Thursday, June 29, 2006
Wednesday, June 28, 2006
England meanwhile won't learn their lessons, 20 wides and a few no balls in a 33 run loss once again with Harmisson being responsible for 9 of those wides. Phew !
Monday, June 26, 2006
How many times has a batsman hit a bowler for 6 consecutive fours in an over?
Off the top of my head I can remember 3. Sandeep Patil off Bob Willis, Chris Gayle off Matthew Hoggard and recently Ramnaresh Sarwan off Munaf Patel. Interestingly, Willis was a really accomplished bowler and Hoggard as of now seems to be well on his way there. Munaf too has shown a lot of promise in his young career. Clearly being thrashed about once is not such a big deal, it seems.
Talking of Munaf, he seems to be taking a lot of his wickets either bowled or lbw. Who are the other bowlers in history to do this? Off the top of my head I can definitely remember Waqar Younis and to a lesser extent Shoaib Akhtar. To an even lesser extent, Wasim Akram. The key factor here? Reverse swing, a liking for Yorkers.
Staying with Munaf he definitely seems to be a long term prospect for
How many times recently have
Friday, June 23, 2006
Tuesday, June 20, 2006
Saturday, June 17, 2006
Good job Lankans. Nice slap on the face for those critics who used to ridicule this team for being pushovers abroad. Let us not forget they also reached the finals in Australia earlier this year and gave the Aussies a scare.
Also an eye-opener for those who ridiculed our own series victories over Sri Lanka at home.
Wednesday, June 07, 2006
India, for one, had definitely gone in with a less than optimal combination. While the decision to play 6 batsmen (and hence to omit Harbhajan Singh) was understandable if not agreeable to all, the decision to omit Irfan Pathan was baffling to say the least. Agreed, he was off colour and looked out of form, but with him there is always a chance that he can return to form any time and when he does he change matches with a couple of wickets at any crucial time; something that for all promise shown VRV Singh cannot do as of now.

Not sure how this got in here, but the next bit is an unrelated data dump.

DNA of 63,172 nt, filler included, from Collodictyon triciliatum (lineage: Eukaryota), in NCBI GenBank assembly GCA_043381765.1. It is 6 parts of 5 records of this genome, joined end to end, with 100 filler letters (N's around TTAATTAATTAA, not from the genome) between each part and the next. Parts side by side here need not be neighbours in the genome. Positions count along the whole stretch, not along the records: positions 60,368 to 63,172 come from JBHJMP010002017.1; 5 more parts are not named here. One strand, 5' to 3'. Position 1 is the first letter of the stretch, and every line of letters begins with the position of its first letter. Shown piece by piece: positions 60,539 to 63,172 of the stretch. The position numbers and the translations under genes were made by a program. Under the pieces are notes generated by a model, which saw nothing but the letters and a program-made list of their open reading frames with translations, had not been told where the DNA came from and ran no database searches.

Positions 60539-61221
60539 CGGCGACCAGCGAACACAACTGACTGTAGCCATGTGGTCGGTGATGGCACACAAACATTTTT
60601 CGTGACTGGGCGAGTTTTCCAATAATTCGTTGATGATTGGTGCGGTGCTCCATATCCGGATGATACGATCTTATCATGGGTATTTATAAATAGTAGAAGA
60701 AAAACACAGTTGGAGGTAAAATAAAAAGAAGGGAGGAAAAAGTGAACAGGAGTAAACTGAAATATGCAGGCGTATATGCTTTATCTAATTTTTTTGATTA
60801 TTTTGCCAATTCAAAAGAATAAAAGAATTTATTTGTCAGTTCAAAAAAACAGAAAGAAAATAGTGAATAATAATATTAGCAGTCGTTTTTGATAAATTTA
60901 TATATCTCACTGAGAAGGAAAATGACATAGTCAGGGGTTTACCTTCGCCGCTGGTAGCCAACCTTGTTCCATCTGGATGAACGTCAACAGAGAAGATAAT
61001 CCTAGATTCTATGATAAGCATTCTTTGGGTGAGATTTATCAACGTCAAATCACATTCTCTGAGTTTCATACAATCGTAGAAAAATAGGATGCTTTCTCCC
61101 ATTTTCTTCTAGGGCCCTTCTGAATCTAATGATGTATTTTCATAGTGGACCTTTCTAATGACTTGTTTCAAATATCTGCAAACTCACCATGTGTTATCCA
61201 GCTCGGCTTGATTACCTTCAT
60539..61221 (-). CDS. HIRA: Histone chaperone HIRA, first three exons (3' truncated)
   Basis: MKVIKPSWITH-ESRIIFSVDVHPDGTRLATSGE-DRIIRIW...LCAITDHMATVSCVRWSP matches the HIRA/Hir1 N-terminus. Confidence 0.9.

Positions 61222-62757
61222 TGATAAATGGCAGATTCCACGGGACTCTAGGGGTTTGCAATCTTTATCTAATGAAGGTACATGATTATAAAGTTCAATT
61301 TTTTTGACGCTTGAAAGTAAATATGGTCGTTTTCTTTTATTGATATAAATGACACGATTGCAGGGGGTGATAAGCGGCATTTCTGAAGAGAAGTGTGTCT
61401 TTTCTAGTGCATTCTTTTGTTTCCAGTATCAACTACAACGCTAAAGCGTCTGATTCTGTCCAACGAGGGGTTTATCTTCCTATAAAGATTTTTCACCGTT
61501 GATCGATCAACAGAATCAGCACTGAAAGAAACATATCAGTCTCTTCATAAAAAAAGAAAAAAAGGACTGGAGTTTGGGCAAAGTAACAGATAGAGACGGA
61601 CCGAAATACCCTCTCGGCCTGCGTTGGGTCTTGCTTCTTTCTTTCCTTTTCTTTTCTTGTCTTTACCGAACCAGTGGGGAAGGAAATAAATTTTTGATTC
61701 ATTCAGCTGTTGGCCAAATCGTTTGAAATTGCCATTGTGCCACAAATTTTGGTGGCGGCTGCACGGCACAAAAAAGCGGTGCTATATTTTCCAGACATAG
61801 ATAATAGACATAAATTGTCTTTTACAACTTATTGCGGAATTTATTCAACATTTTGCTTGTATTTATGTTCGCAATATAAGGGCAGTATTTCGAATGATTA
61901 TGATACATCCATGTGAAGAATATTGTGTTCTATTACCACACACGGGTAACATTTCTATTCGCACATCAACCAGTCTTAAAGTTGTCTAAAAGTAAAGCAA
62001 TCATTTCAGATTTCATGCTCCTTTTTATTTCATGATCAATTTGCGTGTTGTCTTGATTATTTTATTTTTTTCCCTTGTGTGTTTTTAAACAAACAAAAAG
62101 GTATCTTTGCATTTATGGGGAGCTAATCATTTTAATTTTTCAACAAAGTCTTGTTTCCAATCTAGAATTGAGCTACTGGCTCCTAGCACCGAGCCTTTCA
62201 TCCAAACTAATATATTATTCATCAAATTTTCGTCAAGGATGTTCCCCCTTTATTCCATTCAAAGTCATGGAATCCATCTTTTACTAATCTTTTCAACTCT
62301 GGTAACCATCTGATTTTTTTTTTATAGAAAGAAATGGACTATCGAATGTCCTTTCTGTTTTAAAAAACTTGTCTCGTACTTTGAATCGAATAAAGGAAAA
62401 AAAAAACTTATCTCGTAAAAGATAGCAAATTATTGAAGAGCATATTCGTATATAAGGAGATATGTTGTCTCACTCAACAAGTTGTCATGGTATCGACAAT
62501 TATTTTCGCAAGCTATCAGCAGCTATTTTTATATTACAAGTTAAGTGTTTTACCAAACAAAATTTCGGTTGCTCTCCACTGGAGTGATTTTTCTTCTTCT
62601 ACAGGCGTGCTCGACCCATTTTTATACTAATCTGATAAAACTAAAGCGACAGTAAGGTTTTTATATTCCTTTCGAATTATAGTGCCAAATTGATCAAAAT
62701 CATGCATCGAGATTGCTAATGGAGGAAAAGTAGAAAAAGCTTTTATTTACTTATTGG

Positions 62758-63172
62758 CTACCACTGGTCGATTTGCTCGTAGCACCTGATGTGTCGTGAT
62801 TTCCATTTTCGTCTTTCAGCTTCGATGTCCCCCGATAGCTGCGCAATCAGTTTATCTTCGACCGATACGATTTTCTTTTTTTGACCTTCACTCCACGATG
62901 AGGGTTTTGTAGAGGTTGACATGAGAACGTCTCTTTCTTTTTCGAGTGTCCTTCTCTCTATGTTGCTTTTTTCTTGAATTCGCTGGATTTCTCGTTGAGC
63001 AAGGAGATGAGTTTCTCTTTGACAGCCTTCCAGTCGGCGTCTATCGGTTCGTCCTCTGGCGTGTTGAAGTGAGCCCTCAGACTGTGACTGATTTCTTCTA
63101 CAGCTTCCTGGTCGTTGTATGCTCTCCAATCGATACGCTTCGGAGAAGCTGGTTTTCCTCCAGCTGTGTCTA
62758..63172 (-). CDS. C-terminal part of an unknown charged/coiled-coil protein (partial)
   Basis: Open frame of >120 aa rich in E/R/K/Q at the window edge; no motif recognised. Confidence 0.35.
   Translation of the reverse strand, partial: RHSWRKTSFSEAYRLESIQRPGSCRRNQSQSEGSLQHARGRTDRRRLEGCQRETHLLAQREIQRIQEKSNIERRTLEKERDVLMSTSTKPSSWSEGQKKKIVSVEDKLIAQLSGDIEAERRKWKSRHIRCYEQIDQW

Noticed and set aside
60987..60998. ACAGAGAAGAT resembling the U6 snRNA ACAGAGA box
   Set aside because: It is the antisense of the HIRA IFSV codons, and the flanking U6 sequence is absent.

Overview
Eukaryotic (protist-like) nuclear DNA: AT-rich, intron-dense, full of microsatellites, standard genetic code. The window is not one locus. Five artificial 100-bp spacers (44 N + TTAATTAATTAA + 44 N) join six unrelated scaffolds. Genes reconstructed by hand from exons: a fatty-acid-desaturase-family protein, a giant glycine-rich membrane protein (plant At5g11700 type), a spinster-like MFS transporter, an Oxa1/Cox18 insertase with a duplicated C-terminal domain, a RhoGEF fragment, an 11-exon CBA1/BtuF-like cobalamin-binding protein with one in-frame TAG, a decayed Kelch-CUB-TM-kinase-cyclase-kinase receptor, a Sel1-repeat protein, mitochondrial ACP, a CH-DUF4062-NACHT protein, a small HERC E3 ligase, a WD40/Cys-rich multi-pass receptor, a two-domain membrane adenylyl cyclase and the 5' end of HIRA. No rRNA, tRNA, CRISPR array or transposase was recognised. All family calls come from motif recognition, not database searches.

Then India capitulated for 241 on the first day. While the fightback was commendable indeed remarkable, it was not quite enough to seal victory. Nevetherless India can proudly claim the honors in the draw. Unfortunately honors do not count as far as series results go and India will have to put in strong performances up front in the next few games as opposed to come from behind efforts if they are to make sure they do not rue this very close miss.
For the West Indies too surely holding out for the draw was an achievement. When Sehwag nailed Ramdin there were a good 20 overs to go and with only 3 wickets in hand India were red hot favourites. But the efforts of Bradshaw, Mohammed, Edwards and Collymore deserve handsome praise. Havind said that it was pretty ordinary cricket that got the West Indies in a situation where they had to fight hard to save the match. Having taken a lead of 130 their bowlers failed to create any sort of impression in the second innings although it must be said Jaffer rode his luck well.
Even as one might argue that the few overs lost due to the Dhoni incident cost India valuable balls it cannot be forgotten that the West Indies got a couple of awful umpiring decisions on the last day - the wickets of Chanderpaul and Bradshaw. Then again the ball that got Dravid in the first innings was a no ball.
All in all, not the best of games as far as umpiring goes but a good example of how despite human errors cricket can still come out the winner. Indeed a great manifestation of the greatness of test match cricket. Is it conceivable to find such drama in an ODI ? Oh Long live test cricket.